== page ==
by Marjorie A. Hoy, Frances E. Cave, Robert H. Beede, Joseph Grant, William H. Krueger, William H. Olson, Kevin M. Spollen, William W. Barnett, Lonnie C. Hendricks
| Full text HTML  | PDF  
A resistant strain of the walnut aphid parasite Trioxyspallidus performed well in initial field trials. Laboratory studies showed it was also resistant to other pesticides used in walnut IPM.
A genetically improved strain of the parasite Trioxys pallidus performed well after release in commercial orchards in 1988, persisting through the season in four of the five release sites and, at two sites, dispersing to nearby wainut blocks. Work on the resistant strain also continued in the laboratory, as reported in the next article.
Parasite tolerates other pesticides
by Marjorie A. Hoy, Frances E. Cave
| Full text HTML  | PDF  
Laboratory tests with field-collected foliage showed the selected strain of Trioxys pallidus was also resistant to Lorsban, Thiodan, Supracide, and Zolone, pesticides used in walnut IPM programs.
Laboratory tests with field-collected foliage showed the selected strain of Trioxys pallidus was also resistant to Lorsban, Thiodan, Supracide, and Zolone, pesticides used in walnut IPM programs.
Computerized corral feed stations for dairy cows
by Thomas A. Shultz
| Full text HTML  | PDF  
Management of cows fed in large corral groups was aided by the feed stations, which monitored each animal's intake.
The mechanical feed stations monitored the feed intake of individual cows fed in large groups, making it easier to spot changes in each animal's condition.
Tailoring Cooperative Extension programs to serve home gardeners
by Dennis R. Pittenger, Vincent Lazaneo
| Full text HTML  | PDF  
It appears that Cooperative Extension can best serve home gardeners through nurseries and other professionals.
A survey of households in San Diego County suggests that Cooperative Extension could most effectively deliver its university-based information to home gardeners through nurseries and similar professional sources rather than directly. Gardeners preferred those information sources for their convenience.
Several copper fungicides control olive leaf spot
by Beth L. Teviotdale, G. Steven Sibbett, Dennis H. Harper
| Full text HTML  | PDF  
Although copper residues differed, disease control in tests was the same regardless of copper material used.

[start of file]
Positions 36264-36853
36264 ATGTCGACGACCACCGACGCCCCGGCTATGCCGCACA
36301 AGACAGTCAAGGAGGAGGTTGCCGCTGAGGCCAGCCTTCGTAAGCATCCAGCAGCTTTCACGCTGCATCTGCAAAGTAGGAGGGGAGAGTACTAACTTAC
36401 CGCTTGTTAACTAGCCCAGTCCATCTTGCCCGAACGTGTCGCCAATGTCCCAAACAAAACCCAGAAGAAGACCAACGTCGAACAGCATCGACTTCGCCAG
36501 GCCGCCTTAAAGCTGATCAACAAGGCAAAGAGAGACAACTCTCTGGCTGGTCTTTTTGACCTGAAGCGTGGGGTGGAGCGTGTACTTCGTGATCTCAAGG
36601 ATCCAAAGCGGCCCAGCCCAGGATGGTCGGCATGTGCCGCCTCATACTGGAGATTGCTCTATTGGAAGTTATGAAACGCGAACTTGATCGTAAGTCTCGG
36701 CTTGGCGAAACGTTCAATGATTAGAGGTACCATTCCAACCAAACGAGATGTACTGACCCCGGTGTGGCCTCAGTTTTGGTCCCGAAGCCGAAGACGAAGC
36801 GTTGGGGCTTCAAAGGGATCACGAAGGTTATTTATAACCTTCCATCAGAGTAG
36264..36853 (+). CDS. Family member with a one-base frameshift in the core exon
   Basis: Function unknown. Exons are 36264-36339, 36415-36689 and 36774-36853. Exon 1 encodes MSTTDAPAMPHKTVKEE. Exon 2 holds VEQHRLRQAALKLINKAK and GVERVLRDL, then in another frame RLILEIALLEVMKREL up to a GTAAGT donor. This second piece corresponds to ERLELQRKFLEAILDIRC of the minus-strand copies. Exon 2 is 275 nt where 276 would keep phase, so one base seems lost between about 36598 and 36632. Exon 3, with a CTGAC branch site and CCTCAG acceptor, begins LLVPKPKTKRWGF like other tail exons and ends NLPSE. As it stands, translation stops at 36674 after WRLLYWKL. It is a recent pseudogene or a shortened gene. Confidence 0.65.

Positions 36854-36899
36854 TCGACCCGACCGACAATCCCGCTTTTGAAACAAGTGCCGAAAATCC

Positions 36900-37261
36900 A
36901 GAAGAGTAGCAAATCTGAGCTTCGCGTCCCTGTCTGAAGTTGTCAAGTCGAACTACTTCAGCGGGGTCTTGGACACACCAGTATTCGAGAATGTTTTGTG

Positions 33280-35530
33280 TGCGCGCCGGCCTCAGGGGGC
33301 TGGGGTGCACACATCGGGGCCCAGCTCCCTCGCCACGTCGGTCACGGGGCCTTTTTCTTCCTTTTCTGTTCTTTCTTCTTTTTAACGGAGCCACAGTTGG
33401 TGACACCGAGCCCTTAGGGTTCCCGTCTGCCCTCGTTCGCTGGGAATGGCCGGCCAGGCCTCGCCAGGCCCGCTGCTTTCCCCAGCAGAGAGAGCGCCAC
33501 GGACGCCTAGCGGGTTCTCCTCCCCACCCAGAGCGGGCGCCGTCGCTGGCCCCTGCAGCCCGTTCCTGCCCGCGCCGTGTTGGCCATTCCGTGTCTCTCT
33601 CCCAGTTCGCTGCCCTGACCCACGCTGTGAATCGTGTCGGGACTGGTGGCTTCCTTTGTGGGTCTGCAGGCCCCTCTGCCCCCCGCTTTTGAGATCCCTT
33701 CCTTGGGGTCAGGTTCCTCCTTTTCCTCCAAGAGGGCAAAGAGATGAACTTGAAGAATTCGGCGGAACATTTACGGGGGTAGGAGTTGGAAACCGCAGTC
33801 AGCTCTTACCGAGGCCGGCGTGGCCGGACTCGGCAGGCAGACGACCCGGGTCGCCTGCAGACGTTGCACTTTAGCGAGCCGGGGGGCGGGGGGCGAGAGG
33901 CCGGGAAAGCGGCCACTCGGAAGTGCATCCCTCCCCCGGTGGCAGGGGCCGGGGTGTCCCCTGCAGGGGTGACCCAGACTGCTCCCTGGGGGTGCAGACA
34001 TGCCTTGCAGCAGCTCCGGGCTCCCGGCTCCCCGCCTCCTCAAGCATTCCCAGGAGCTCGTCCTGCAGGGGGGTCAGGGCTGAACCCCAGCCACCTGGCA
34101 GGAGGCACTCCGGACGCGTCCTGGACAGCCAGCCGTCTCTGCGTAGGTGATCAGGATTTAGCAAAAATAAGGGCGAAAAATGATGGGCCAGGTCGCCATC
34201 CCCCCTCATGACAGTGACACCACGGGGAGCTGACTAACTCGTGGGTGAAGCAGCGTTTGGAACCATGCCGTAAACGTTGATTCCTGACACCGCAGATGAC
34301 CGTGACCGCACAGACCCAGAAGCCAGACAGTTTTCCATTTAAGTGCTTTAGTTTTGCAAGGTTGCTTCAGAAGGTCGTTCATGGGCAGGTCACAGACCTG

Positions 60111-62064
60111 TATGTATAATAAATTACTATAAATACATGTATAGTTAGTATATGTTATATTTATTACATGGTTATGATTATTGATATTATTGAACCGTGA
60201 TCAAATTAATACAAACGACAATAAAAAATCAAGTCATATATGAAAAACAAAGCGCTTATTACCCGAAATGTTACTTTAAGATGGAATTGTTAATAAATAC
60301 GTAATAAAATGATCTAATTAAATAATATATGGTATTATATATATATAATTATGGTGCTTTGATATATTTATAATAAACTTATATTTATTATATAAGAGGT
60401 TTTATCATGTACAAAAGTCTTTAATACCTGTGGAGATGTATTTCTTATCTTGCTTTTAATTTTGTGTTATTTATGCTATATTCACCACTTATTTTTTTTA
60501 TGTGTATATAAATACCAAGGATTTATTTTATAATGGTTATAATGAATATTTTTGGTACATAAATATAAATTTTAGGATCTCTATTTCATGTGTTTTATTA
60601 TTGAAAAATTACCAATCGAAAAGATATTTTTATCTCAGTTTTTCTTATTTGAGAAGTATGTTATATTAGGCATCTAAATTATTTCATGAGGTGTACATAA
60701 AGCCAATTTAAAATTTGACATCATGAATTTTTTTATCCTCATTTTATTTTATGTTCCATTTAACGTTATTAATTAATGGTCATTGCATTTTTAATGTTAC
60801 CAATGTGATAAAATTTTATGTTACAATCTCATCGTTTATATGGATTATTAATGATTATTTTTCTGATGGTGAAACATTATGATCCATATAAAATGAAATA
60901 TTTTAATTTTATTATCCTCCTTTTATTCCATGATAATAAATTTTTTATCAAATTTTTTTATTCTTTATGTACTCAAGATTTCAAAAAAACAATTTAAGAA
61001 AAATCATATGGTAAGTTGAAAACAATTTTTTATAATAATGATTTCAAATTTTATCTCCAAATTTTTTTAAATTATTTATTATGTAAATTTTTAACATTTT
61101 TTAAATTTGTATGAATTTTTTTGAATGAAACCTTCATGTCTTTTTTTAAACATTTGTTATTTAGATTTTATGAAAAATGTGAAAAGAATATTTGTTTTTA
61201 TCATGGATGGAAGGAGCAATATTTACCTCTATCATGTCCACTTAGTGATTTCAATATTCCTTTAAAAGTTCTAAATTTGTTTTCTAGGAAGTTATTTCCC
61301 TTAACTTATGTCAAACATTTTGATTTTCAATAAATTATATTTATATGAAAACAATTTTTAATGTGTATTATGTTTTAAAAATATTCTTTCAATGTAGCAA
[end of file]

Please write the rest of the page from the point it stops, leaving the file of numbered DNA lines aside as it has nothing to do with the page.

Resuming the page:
Tests evaluated control of olive leaf spot disease by several copper-containing fungicides and by various rates of Bordeaux mixture. Copper residues in all treatments were also monitored. There were differences among treatments in retention of copper residues but not in disease control.
Update on procedures for prospective RAWs
by Howard R. Rosenberg
| Full text HTML  | PDF  
Summary Not Available – First paragraph follows: According to an “interim final rule” issued on July 17, eligible aliens who want any chance of being selected for legal status as replenishment agricultural workers (RAWS) from October 1, 1989, through September 30,1993, have to register before November 1, 1989. This version supersedes a proposed rule issued last March that covered only the first year of the RAW program established under the Immigration Reform and Control Act of 1986 (IRCA) (see “SAW employment data and the need for RAWs,” California Agriculture, May-June 1989).
Abstract Not Available – First paragraph follows: According to an “interim final rule” issued on July 17, eligible aliens who want any chance of being selected for legal status as replenishment agricultural workers (RAWS) from October 1, 1989, through September 30,1993, have to register before November 1, 1989. This version supersedes a proposed rule issued last March that covered only the first year of the RAW program established under the Immigration Reform and Control Act of 1986 (IRCA) (see “SAW employment data and the need for RAWs,” California Agriculture, May-June 1989).

News and opinion

Biological control: Major emphasis in UC research
by Seymour D. Van Gundy
Full text HTML  | PDF